An Uproar of Absurdity
Even the jaded among us might be surprised by the absurd longevity of the “Uproar over [Bristol] Palin” on Dancing with the Stars. It’s difficult to ignore, though, the fact that such pop-cultural controversies can be relatively benign stand-ins for more substantial ideological and political battles:
This latest reality show tempest highlights the power of popularity over talent when mostly unregulated public voting is involved and, perhaps more dramatically, the polarizing effect of the Palin family name, which received prominent attention earlier this month in one of the most heated elections in recent memory.
Note the word “unregulated.” The general sides are easy to draw: One side wishes to restrict criteria and channel participation toward its preferred outcome; the other side wishes criteria to be open so that it can persuade and, well, channel participation toward its preferred outcome.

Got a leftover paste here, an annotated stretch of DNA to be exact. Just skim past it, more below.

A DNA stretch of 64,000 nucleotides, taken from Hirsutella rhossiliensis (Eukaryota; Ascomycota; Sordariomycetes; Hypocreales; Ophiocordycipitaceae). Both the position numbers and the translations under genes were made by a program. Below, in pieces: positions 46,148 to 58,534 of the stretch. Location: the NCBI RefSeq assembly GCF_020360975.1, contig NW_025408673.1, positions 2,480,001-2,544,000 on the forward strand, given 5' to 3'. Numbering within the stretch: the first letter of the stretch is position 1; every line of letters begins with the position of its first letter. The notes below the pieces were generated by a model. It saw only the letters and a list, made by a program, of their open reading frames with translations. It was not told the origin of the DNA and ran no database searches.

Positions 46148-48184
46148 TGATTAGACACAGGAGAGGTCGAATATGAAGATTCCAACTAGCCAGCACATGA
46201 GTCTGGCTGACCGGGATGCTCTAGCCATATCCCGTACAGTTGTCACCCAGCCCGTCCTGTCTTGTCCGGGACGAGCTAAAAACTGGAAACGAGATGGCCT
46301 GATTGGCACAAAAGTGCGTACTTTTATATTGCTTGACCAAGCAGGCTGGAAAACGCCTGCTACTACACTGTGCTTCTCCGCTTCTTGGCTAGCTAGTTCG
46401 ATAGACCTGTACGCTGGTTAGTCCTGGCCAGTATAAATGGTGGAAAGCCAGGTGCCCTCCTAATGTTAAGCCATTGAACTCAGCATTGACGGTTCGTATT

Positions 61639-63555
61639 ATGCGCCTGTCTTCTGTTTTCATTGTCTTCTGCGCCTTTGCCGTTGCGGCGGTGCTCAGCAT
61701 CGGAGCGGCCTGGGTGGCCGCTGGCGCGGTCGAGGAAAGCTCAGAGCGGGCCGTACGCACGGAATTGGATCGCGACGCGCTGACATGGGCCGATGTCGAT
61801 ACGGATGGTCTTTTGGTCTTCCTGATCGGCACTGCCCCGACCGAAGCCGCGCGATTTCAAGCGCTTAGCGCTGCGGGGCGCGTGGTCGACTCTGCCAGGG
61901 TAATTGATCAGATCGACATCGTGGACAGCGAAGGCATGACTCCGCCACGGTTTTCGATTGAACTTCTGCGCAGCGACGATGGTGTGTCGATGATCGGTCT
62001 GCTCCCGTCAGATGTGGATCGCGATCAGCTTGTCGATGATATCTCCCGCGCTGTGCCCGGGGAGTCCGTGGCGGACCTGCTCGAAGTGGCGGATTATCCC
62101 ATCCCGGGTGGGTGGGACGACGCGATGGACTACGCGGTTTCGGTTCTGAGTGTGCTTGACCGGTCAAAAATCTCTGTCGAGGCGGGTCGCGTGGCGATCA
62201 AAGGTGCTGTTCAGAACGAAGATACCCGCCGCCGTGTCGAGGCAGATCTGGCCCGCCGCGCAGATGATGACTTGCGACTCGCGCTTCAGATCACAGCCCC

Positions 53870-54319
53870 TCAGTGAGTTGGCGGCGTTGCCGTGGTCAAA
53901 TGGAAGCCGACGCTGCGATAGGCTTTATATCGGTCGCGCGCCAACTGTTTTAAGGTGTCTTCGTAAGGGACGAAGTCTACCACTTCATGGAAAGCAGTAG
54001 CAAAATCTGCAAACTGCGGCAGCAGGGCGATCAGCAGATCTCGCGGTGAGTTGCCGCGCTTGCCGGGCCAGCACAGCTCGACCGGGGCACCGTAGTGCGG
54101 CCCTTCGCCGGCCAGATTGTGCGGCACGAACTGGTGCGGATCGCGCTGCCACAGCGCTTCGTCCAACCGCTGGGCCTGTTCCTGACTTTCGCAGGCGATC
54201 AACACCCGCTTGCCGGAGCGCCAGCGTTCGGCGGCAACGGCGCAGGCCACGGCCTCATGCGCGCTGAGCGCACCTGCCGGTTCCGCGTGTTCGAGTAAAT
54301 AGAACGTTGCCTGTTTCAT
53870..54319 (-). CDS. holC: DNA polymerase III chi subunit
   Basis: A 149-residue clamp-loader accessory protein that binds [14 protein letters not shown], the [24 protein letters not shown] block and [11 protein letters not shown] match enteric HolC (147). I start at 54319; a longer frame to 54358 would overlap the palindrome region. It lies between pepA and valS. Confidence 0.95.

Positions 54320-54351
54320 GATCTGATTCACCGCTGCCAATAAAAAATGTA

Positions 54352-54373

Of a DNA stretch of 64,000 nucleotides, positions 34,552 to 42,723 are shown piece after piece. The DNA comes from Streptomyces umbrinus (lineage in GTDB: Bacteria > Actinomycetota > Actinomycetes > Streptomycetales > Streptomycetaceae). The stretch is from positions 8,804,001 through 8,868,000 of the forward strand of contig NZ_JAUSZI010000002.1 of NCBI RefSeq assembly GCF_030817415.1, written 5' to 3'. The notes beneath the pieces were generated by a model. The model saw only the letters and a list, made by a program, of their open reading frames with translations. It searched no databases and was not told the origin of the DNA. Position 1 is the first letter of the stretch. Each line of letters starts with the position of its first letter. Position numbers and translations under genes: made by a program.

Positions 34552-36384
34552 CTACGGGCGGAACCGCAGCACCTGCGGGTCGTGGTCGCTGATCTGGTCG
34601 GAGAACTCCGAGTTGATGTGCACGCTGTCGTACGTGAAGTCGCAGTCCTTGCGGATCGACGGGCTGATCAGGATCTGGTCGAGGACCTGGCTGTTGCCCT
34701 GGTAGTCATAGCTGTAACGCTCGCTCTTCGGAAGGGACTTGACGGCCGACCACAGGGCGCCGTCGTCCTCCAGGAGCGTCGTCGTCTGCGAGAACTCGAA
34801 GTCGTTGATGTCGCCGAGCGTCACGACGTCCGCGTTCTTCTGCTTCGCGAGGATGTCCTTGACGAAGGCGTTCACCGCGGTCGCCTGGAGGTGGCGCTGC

The bit of insight underlying this particular controversy is that the Left has recognized the value of having its tacit dominance of pop culture and entertainment unchallenged for nearly the past half-century, and the Right willing to be more forthright (and honest) in its subversion:
Sarah Palin supporters helped organize campaigns to keep her daughter on the show, like radio talk host Tammy Bruce’s “Operation Bristol.” Conservative blogger Kevin DuJan’s Hillbuzz.org website also led a get-out-the-vote effort and wrote after Tuesday’s results that Palin “drove the Left crazy for three months. Score!”
It’s no surprise that Jennifer Grey, who found fame with the movie Dirty Dancing, won a dance competition centered around the premise of placing unlikely stars on the dance floor. It’s never a surprise when mainstream shows, like So You Think You Can Dance, make left-wing political statements. And perhaps it shouldn’t be surprising that the Left would squeal when it opens up the voting lines and Americans offer a different view.